In his spe­cific re­sponse to the ques­tion, Ol­szewski said Bal­ti­more County has a fixed amount of Sec­tion 8 hous­ing vouch­ers, and that num­ber was not go­ing to in­crease.

“I sup­port de-con­cen­trat­ing the vouch­ers, so no one com­mu­nity bears the bur­den of hav­ing all those vouch­ers, all that poverty in one area. We should spread those pock­ets of poverty through­out the county,” he said.

Ol­szewski also said the re­quire­ment to build 1,000 “af­ford­able hous­ing units, work­force hous­ing,” ben­e­fits the county.

Long-term vs. im­me­di­ate needs

In re­sponse to a ques­tion as to where to find more money to put to­wards pub­lic safety and the in­fras­truc­ture, Red­mer said the county needed to think long-term, with a 10-year plan.

“We have no long-term plan, no multi-year bud­get,” he said. “It’s an an­nual bud­get and an an­nual fight for dis­cre­tionary funds. I will de­velop a process to look at iden­ti­fy­ing short-term needs and so­lu­tions, and de­velop a long-term plan.”

Ol­szewski, for his part, said the county was owed $200 mil­lion from the state and he would see the county gets that money.

“We need to con­tinue to make some in­vest­ments, we need to do things up­front, do it now, get economies of scale and we don’t lose those years,” he said.

“My op­po­nent likes to talk about 10-year plans. But when a first-grader gets in­volved in a 10-year plan, at the end of 10 years, she’s grad­u­ated. We failed that kid. We can’t wait 10 years, we need to do it now.”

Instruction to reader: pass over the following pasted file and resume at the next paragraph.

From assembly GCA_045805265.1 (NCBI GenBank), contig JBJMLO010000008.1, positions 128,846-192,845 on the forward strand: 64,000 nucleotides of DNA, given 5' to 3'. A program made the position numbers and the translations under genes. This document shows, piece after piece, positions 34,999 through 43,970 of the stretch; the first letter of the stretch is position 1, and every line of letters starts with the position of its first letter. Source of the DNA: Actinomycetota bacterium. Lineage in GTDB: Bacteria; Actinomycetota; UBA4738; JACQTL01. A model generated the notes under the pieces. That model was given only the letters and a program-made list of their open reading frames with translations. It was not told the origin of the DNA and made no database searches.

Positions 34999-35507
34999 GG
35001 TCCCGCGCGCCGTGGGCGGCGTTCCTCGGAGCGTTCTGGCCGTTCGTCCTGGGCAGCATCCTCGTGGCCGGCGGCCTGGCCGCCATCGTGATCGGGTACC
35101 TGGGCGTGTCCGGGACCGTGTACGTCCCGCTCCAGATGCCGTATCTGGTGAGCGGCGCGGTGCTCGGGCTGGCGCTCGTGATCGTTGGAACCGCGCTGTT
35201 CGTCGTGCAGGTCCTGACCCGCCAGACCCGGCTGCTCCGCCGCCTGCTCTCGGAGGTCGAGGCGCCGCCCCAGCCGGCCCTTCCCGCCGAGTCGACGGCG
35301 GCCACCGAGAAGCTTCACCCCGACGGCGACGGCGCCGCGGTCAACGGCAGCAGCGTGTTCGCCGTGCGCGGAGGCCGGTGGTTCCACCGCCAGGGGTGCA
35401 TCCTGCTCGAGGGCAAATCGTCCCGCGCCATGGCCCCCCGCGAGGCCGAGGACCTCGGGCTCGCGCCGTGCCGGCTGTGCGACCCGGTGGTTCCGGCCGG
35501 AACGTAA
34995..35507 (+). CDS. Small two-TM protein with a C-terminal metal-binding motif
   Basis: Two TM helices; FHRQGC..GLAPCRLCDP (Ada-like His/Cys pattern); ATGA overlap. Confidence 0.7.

In re­gards to Bal­ti­more County’s sta­tus as a sanc­tu­ary county, and vi­o­lent gangs, Ol­szewski said “I think ev­ery­one de­serves to feel safe in their neigh­bor­hoods. There was an ef­fort by the county coun­cil to re­quire county em­ploy­ees to co­op­er­ate with fed­eral po­lice.

“But my fo­cus is on the res­i­dents of the county; I’m not go­ing to ask the res­i­dents of the county to pay for en­forc­ing fed­eral pol­icy.”

That was greeted with an­gry grum­bling from some mem­bers of the au­di­ence.

Re­gard­ing con­cerns about gang ac­tiv­ity in the county, Ol­szewski said “we have to en­gage young peo­ple at ev­ery age, and equip law en­force­ment to be able to do their job.

“We need more po­lice of­fi­cers [a point also raised by Red­mer], learn com­mu­nity con­cerns and where the hot spots are. Use an­a­lyt­ics to get a bet­ter sense of where crime is emerg­ing and get ahead of it.”

Not a tax sup­porter

Asked af­ter­wards about the 50 tax in­creases he was said to have sup­ported while a state del­e­gate, Ol­szewski pointed out he had voted against in­creas­ing the state sales tax, voted against in­creas­ing the gas and al­co­hol taxes, op­posed rais­ing the cost of tolls to $4 and voted to lower state in­come taxes for 90 per­cent of Mary­lan­ders.

“Fac­tu­ally in­ac­cu­rate,” Ol­szewski called the state­ment he sup­ported tax in­creases while a del­e­gate.

School is­sues: dis­ci­pline vs. in­fras­truc­ture

Asked what they con­sid­ered to be the big­gest is­sue fac­ing county schools, Red­mer said dis­ci­pline and Ol­szewski named in­fras­truc­ture.

“We have teach­ers who oc­ca­sion­ally are as­saulted, teach­ers who are ver­bally as­saulted on a reg­u­lar ba­sis,” Red­mer said. “Teach­ers are not able to main­tain con­trol in the class­room, not able to dis­ci­pline kids, not even able to ap­pro­pri­ately grade them.

“That’s what we need to fix first.”